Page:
This Is The First Thing To Check If Your Boat Won’t Start


Have you ever found yourself out on your boat and the engine doesn’t start?

This can happen to anyone!

But if you know the first thing to check, you may solve this problem fast.

Check it out!

Check This First If Your Boat Won’t Start [VIDEO]

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If you find yourself out fishing, then go to turn the key in the boat and nothing happens, do not panic!

Your battery may not be dead and you may not need to be towed back.

The batteries do not lose that much power within a short period of time.

If the batteries are the cause, the boat engine will try to start up and eventually fail.

The ultimate issue is that the throttle is not in neutral.

By putting the throttle in neutral, you will be able to turn the key and hear the engine start.

When fishing, it is easy for someone to mistakenly bump into the throttle and move it out of neutral.

There is no reason for panic!

The answer lies in putting the throttle in neutral and turning the key!

Do you have any other boating questions?

Let me know down in the comments!!

And if you know someone who is a new boater, please TAG or SHARE this with them!

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Matthew Dolan
2 years ago

Happens all the time. No worse feeling than turning the key and the engine won’t start. No better feeling than remembering to check that throttle may be off neutral and it starts right up after you reposition it! That key float you have is so cool btw. Never saw a dehooked plug used for that before, I’m stealing that one, too cool!

Craig Jones
2 years ago

Happens all the time…here are a few other quick checks….
1. Check your terminals are nice and tight on the batteries….especially grounds
2. Under the dash check your bullet connectors on the ignition make sure they are on tight
3. Check the battery isolator switch connections are tight (have to take it off mounting to do so)

If none of these, including the throttle in neutral, then one of the above are not working well…..most likely old battery isolator switches, if you turn your ignition and get lights, but no crank. You can bypass this with a little know how to at least crank start the motor….by connecting the battery lines direct to the engine…McGiver fix 🙂

Also if it is a battery, that is dead, remember you can always use your trolling motor batteries if they are easy to swap out.

But….if you have sea tow on your insurance….use it…you pay for it 🙂

Last edited 2 years ago by Craig Jones
Bill Godwin
2 years ago

Check NEUTRAL throttle position first.

Then check as I discovered once after barely bumping and slightly dislodging the fuel line connection at the motor (while stepping down off the poling platform) disabled the motor from running. The fuel line locking mechanism was engaged at the motor but the fuel line’s compression pin was just barely disengaged, preventing fuel flow. Took me a fuel minutes of head scratching to figure this one out.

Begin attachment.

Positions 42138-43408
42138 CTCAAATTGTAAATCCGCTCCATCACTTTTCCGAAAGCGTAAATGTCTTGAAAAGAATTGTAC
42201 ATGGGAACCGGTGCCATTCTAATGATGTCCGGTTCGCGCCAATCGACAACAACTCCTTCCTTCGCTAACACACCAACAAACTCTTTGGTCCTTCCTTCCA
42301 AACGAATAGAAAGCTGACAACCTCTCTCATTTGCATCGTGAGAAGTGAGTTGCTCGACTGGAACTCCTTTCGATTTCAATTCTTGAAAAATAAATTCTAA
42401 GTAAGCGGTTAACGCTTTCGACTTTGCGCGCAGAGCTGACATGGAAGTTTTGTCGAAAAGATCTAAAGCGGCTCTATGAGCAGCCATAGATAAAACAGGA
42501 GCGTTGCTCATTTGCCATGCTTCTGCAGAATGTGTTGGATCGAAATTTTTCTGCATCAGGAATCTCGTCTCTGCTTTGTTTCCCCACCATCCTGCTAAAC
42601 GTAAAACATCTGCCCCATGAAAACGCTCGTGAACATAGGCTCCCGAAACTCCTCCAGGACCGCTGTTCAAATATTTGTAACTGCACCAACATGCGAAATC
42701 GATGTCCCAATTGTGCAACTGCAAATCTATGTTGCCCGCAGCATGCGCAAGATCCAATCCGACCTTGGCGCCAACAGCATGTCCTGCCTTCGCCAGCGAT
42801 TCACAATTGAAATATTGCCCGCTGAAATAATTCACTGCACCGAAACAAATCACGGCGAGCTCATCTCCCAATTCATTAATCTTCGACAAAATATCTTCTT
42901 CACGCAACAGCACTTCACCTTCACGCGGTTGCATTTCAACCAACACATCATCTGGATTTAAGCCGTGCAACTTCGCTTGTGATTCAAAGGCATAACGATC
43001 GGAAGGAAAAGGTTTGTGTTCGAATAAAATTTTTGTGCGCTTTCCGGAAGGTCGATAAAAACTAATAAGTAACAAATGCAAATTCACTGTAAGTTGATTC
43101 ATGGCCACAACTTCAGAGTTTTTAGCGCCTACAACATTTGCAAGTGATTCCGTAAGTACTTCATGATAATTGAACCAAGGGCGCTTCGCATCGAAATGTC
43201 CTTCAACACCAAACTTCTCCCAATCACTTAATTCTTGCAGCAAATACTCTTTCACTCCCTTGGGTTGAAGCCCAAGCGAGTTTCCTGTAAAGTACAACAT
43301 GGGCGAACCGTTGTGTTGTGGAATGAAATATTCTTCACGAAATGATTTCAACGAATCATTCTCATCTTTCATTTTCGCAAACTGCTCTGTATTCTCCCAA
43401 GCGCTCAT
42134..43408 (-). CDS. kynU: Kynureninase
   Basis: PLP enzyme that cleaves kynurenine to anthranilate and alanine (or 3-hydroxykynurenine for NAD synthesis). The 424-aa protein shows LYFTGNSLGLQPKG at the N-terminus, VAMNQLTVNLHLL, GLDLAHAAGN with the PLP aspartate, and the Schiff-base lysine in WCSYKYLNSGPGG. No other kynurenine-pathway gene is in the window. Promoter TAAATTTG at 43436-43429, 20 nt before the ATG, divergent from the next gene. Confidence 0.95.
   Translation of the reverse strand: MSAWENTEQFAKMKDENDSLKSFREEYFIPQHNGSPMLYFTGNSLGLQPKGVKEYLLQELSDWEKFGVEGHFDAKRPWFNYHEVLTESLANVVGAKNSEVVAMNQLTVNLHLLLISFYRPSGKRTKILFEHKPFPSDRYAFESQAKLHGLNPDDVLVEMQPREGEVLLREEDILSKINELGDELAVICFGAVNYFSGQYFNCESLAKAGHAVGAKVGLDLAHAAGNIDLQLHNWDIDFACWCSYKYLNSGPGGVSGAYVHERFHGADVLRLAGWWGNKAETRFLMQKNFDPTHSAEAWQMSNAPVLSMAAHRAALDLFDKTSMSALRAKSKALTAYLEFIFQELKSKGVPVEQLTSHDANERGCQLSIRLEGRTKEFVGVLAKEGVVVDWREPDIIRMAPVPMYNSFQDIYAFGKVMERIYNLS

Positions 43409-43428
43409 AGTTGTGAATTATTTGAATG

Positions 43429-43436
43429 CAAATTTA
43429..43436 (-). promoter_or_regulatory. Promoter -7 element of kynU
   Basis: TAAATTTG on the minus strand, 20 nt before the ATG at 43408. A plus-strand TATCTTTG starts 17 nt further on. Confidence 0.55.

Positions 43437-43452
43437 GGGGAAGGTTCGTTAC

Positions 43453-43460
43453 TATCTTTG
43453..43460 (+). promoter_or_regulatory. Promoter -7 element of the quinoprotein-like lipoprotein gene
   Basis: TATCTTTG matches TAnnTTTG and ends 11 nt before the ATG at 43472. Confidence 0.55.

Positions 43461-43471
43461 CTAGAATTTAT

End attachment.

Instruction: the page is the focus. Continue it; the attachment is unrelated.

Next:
Go through the easy things first before rebuilding engine related systems.

KISS principle usually solves problems on the water.

Last edited 2 years ago by Bill Godwin
Mark Brock
2 years ago

I really like how you guys are starting to add a little boating (and kayaking) helpful tips since that is part of the fishing experience (unless you are wading). Thanks and keep it up.

Steve Simons
2 years ago

There is one born everyday, myself included. Thank for instilling the art of practicing common sense. Keep it coming!

Steven Jachec
2 years ago

Yep…happened to me several years ago. Panic set just like you said. What made it worse was that I was on flood shoal of Seb inlet. I figured it out pretty quickly as my son was leaning against the throttle.

David Anstett
2 years ago

Had this happen the other day. Boat wouldn’t start but lights worked. I unscrewed the batterie terminals and reseated them. Boat started and I was on my way.

Snook Candy
2 years ago

My boat wouldn’t start because my fuel tank is full of water trying to come up with a plan this is the 2nd time this has happened

George Layton
2 years ago

I always start the engine before unhooking my launch line ” just in case ! ” Most all of us have experienced an “OH NO ” moment out there, away from shore. Luke, you are 100% spot-on, don’t panic !!! Be SAFE everyone !!!

Steve Simons
2 years ago
Reply to  George Layton

Right on, another great tip!

David Caldwell
2 years ago

I’ve seen to many times where a boat is having issues at the dock, Finally get it running and head out. Only to be towed back. I take that as a sign to go home and correct the problem.


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